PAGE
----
Optimize Social Media Images for Improved Engagement

As the saying goes, “a picture is worth a thousand words.” Cliché, I know, but in this case – so appropriate. Nestled within this cliché rests the truth about how people take in the world around them. We don’t read websites; we scan them until we find what we want. We don’t dote on each post in our Twitter feed; we skim through them, letting our eyes stop most often on tweets with a clean, informative picture that explains the post much better than 140 characters.

So is a picture really worth a thousand words? It’s probably worth a lot more than that when you consider that imagery is one of the main factors keeping visitors on your site or sending them pogo-sticking back to Google.  By spending an extra couple of minutes and following these steps, you can optimize social media images to work even harder for you.

Tip #1:  Keep Images Lean and Mean

Unless you plan on providing images for users to print or manipulate for their own purposes, there are not many reasons to post photos with a higher resolution than 72 dpi. By keeping your images small and lightweight, you can reduce page load time – an important factor when it comes to search engine rankings. More importantly, you’ll make it easier for the images to load, which will make for a better user experience.

Tip #2:  Mind Your Formats

Whether it’s for web or social media, there are plenty of image format options available. But the best option depends on what’s inside the image.

image formatsIs the image a smaller graphic with only a few colors and tones, such as a logo or icon? Your best bet here is to use a png as the format, as it is a lightweight, ideal solution for smaller images. On the other hand, if the image is an intricate cornucopia of colors, palettes and tones, such as a photograph of lovely fall foliage, then you’ll want the color range and compression power that jpgs provide.

Tip #3: Make It Unique

Whether it’s a social media image or one for your website, there’s always the inevitable, sad likelihood that you’re going to need stock or manufacturer images at one point. But just because you have to use an image that millions of other people can also use for their marketing purposes doesn’t mean you can’t put your own spin on it.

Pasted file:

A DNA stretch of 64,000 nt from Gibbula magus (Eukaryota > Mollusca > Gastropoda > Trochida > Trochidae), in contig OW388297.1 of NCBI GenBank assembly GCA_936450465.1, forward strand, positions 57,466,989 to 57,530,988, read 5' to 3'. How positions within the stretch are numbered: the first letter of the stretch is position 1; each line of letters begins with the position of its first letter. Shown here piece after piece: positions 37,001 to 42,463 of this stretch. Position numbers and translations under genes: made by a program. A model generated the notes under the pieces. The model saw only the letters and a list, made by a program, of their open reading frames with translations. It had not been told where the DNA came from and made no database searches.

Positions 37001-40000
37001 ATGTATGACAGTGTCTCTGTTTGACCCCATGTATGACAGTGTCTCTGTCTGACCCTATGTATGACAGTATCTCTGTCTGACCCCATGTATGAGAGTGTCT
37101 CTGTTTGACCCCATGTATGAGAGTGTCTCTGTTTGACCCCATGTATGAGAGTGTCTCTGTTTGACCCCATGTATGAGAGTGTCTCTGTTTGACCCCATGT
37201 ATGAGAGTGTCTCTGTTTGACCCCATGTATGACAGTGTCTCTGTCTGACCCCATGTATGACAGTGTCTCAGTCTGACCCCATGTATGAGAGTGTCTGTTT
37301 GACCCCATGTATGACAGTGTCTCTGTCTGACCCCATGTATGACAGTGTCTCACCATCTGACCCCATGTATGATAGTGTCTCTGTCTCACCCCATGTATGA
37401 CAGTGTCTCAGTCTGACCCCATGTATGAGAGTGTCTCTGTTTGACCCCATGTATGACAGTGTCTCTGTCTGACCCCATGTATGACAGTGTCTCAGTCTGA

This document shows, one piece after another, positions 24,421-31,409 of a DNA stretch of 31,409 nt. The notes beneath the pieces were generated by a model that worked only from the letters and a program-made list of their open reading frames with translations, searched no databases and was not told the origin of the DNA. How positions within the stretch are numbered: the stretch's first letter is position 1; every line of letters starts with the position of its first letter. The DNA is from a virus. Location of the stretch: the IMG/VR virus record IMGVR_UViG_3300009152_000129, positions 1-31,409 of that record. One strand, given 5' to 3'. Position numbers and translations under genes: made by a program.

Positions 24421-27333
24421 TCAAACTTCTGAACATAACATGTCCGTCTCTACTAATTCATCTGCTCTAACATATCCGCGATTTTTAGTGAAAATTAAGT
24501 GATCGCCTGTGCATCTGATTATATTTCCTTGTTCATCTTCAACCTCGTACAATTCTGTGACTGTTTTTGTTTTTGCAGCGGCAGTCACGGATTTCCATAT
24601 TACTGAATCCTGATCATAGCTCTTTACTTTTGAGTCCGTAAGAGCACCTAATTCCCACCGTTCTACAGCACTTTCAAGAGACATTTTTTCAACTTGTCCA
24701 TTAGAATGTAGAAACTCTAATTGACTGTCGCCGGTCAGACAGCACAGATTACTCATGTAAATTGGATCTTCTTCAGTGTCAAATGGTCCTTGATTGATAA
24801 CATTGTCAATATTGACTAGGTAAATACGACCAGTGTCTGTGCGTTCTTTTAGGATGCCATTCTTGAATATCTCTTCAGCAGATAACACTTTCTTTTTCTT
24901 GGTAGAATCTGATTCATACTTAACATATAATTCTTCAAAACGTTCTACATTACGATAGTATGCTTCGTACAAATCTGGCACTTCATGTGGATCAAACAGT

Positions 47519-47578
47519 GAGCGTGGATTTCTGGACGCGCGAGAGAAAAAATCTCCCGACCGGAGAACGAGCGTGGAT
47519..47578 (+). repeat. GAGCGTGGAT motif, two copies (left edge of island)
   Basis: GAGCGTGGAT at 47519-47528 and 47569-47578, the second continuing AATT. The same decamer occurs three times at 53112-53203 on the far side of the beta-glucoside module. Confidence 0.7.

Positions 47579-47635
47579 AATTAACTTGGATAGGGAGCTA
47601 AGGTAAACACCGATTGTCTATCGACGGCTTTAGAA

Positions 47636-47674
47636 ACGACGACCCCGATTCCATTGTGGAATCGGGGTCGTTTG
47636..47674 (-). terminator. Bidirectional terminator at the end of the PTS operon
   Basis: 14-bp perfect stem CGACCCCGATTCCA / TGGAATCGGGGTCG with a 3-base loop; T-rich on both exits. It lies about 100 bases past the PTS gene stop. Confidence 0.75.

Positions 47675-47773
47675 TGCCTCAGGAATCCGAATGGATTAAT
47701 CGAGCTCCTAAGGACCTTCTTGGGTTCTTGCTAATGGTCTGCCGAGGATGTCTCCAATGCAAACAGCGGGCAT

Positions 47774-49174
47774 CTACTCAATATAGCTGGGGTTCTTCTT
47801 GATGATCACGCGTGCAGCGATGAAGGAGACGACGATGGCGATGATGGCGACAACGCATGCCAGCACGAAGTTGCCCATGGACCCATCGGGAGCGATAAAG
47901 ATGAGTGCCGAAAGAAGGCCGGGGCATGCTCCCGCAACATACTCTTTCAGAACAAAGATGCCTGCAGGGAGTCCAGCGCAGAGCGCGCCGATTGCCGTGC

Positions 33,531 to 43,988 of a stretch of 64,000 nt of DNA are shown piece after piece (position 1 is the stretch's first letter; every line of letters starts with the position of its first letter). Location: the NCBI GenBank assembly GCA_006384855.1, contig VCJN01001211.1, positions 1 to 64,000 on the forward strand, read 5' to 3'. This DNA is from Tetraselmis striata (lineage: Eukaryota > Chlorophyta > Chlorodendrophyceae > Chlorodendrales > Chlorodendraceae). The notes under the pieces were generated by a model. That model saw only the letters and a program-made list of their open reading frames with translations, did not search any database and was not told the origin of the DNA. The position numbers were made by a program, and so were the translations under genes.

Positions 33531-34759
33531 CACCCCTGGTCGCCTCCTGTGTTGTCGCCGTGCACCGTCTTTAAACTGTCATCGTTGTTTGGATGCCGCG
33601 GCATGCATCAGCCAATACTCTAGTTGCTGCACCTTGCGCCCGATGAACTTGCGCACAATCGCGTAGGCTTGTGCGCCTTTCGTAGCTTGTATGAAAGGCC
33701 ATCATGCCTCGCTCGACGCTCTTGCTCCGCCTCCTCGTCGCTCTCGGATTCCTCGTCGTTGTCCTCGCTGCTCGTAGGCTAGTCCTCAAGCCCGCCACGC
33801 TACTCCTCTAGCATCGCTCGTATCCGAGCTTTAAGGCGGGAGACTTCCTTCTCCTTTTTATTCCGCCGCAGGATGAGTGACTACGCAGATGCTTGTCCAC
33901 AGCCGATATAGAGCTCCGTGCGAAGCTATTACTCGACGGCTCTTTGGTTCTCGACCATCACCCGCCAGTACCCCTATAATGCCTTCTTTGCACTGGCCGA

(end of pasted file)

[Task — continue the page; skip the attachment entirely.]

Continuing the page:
stock photo exampleTake this image for instance. While the original shot on the left looks like a stock image you’ve seen in just about every ice cream commercial ever, you can transform it into something unique like the image on the right with just five minutes of Photoshop work and a morsel of creativity.

Tip #4: Remember a Unique File Name

Misusing the image file name is arguably the biggest image-related mistake encountered on the web. More often than not, webmasters and social media coordinators post images that have default file names like “D000737.jpg.” Think it’s hard to figure out an image’s content from that name? So do search engines, which use the image file name to help identify and index images that will later be presented in search results.  In other words, if you want your images to be found in search and bring in new traffic, make sure to name your images properly with a short, but informative, title.

An ideal file name should:

  • Have all lowercase letters
  • Use hyphens instead of spaces
  • Succinctly describe the image
  • NOT be stuffed with keywords

With that in mind, something like “rival-iq-logo.png” is all that’s needed to help users and search spiders alike better receive images.

Tip #5: Don’t Forget the Alt Text

The alt text—sometimes referred to as “alt tag”—is a short bit of text that provides information about an image. Added into the image tag when an image is added into a site, the alt text is used to essentially provide a description of the image. Alt Text ImageMuch like file names, the alt text option is often ignored or forgotten. Because both search engines and accessibility software – such as the kind that helps the vision-impaired navigate across the web – use alt text to better understand images. Including the right kind of alt text could make it that much easier for potential visitors to find your images.

As with file names, a good alt text contains an accurate statement about the image without going too heavy on keywords, such as alt=”Rival IQ Logo”.

Optimized social media images are a vital part of any web-based experience. While it may seem like extra work, it’s worth it.  Following the above steps only takes a couple of minutes and can go a long way in distinguishing your images from the competition’s. And who knows, maybe that one picture will be worth a thousand dollars rather than words for your business!

This article originally appeared on Rival IQ.

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